It is interesting to know that depression is more common among entrepreneurs than in the normal population. On average, 7% of the population suffers from depression, while a whopping 30% of entrepreneurs suffer from depression. Therefore, it should come as no surprise that entrepreneurs experience more anxiety than employees. In the latest Gallup-Healthways welfare index, 34 percent of employers (4 percentage points higher than other workers) reported that they were worried.
And 45 percent of employers said they were stressed, 3 percentage points higher than other workers. It is known that entrepreneurs are twice as likely to suffer from depression as traditional employees. NHS research from England shows that one in four adults suffer from mental illness. Being an entrepreneur increases your risk even more.
According to research by Michael Freeman, entrepreneurs are 50% more likely to report having a mental health condition, with certain conditions that are more prevalent among founders and character traits that make them more susceptible to mood swings. Employers were significantly more likely to report a lifetime history of depression (30%), ADHD (29%), substance use conditions (12%), and bipolar diagnosis (11%). Often, entrepreneurs are immersed in their work and do not know that a colleague is struggling with mental health problems. Their findings could affect business education, executive training, and human resource management, as “understanding the strengths and vulnerabilities associated with personal and family mental health histories can contribute to improved business outcomes and the development of protective resources.
for entrepreneurs. Entrepreneurs have to multitask between numerous roles and are repeatedly disappointed due to several factors such as:. Entrepreneurs may have to spend months investing personal capital in their businesses without receiving benefits. After a successful entry into the venture, with an award-winning business plan and fundraising records, Corrado soon discovered that adversity could hit hard and fast.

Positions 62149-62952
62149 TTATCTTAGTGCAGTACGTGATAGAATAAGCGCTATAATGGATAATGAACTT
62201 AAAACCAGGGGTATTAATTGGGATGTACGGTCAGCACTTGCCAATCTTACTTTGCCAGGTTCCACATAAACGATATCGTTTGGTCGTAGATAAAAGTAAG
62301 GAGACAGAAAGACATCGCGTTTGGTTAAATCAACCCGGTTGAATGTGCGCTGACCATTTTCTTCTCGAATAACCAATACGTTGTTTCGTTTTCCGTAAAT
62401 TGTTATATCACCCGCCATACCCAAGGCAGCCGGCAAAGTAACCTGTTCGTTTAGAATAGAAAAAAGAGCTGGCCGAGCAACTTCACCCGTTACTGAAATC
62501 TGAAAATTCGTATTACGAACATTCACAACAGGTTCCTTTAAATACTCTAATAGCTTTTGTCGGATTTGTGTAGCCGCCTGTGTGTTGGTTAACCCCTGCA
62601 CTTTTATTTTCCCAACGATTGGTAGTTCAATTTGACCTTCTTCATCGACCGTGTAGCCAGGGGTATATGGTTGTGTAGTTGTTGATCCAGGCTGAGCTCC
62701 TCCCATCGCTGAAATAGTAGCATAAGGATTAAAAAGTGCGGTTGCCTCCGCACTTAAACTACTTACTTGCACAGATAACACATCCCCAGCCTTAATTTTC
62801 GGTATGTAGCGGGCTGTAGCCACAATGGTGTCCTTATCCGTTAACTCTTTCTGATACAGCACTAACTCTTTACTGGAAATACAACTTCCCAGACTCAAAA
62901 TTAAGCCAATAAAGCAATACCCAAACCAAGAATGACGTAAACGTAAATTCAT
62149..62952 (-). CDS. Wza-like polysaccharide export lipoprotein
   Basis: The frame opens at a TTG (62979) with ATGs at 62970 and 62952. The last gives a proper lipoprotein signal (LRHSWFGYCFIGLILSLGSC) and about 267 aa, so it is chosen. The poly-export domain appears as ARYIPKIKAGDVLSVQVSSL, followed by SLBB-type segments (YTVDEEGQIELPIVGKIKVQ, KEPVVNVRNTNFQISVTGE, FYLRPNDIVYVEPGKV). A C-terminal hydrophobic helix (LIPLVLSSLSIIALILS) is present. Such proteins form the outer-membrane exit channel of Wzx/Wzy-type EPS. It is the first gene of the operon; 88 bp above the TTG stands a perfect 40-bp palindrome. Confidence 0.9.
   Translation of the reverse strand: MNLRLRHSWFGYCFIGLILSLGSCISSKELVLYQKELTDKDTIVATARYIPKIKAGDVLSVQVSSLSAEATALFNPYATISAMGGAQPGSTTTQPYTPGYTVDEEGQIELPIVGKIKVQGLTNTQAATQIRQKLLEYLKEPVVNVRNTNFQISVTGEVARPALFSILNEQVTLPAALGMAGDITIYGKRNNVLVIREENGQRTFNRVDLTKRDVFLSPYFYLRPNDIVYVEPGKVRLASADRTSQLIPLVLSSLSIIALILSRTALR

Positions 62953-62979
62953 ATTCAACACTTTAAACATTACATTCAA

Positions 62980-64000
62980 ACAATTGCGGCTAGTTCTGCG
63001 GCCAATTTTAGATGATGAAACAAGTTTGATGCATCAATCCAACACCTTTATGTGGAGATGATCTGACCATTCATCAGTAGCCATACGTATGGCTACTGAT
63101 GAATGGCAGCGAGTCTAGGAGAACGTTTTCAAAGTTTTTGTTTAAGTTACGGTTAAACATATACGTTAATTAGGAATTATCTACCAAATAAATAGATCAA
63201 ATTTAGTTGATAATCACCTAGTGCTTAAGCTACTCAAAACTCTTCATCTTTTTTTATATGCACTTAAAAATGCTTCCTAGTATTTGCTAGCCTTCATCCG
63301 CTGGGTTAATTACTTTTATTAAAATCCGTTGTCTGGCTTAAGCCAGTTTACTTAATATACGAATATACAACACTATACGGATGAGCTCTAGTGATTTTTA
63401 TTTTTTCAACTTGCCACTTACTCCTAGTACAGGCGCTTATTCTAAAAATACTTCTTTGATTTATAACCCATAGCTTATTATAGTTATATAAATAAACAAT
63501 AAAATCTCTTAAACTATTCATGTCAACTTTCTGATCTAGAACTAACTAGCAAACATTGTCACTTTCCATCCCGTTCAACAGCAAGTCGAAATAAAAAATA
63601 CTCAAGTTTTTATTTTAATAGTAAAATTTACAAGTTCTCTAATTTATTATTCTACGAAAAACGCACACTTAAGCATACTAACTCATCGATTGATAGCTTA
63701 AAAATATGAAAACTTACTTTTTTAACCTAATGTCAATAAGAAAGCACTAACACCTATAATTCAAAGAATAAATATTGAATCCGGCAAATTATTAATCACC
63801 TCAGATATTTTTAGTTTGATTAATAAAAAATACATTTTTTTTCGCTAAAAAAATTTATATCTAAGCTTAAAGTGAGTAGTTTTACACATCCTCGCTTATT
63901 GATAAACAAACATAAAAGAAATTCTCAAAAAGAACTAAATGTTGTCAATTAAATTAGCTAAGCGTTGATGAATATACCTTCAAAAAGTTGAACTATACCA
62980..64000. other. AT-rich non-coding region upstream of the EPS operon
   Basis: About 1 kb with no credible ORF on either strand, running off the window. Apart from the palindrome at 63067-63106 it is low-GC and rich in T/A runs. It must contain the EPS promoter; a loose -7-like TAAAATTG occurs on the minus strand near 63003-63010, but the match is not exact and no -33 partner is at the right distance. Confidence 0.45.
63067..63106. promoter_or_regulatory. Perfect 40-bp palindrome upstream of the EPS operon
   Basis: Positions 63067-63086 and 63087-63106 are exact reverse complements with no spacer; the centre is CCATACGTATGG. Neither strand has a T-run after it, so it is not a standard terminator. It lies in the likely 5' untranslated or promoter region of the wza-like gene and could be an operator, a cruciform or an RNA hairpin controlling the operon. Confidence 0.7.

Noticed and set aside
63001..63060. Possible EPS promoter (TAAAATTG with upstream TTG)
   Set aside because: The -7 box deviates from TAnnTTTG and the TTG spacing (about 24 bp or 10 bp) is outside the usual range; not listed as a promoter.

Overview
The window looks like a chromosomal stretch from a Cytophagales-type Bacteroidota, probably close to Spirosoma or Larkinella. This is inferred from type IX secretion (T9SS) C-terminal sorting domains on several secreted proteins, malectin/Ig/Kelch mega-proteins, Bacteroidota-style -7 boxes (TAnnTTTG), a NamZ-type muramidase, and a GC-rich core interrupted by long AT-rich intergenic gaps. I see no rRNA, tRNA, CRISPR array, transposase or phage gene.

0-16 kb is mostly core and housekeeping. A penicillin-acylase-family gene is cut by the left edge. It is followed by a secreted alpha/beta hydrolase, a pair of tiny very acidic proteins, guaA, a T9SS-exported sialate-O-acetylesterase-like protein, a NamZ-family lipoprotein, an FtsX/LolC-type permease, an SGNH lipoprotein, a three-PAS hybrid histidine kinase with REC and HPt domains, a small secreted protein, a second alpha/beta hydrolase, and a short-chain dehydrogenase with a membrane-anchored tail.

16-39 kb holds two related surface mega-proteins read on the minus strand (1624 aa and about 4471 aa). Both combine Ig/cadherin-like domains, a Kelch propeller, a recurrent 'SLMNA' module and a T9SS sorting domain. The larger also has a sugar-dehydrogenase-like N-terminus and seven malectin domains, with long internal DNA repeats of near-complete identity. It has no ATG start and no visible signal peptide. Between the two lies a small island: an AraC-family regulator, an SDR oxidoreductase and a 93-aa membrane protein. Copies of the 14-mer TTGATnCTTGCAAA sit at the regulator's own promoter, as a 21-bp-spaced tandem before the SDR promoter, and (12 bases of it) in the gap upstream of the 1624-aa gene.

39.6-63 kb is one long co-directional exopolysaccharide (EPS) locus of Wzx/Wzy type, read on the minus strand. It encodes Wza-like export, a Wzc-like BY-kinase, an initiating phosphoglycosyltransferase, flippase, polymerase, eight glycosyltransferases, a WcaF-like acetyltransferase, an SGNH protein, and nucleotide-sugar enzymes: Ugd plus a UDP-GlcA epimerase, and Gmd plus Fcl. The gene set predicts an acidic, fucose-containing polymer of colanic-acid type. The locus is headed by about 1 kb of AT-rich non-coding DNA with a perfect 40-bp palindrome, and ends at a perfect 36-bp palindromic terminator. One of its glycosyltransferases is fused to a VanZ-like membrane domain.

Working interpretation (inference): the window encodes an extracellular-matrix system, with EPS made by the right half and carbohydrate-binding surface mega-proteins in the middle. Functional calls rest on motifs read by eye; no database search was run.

Kip, a San Francisco-based startup launched by Erin Frey, offers a hybrid of in-person therapy and software services to entrepreneurs and startup employees. Many entrepreneurs often rule out symptoms of burnout as part of a hectic schedule, but in reality, it's not a schedule problem, it's a mental health problem. A harvard business review study showed that more than half of the entrepreneurs surveyed experienced levels of burnout that were even higher than that of athletes and college students. Mental health resources are limited for most Americans, but employers often opt for basic (or no) insurance without much coverage for mental health issues.
Entrepreneurs have lower initial incomes, lower income growth, lower long-term incomes, higher work stress, and more psychosomatic health problems than employees. One of the most important steps entrepreneurs can take to protect themselves from depression, Dubowec advises, is to separate their identity from their work. It also reignited a debate on entrepreneurship and mental health that began two years earlier after the suicide of Ilya Zhitomirskiy, co-founder of Diaspora, a 22-year-old social media site. Entrepreneurs often juggle many roles and face countless setbacks (loss of customers, disputes with partners, increased competition, personnel problems), all while struggling to pay payroll.
Considering how much the game of entrepreneurship is idolized and associated with words such as “freedom” and “autonomy”, the emotional side of building companies is not so often talked about. .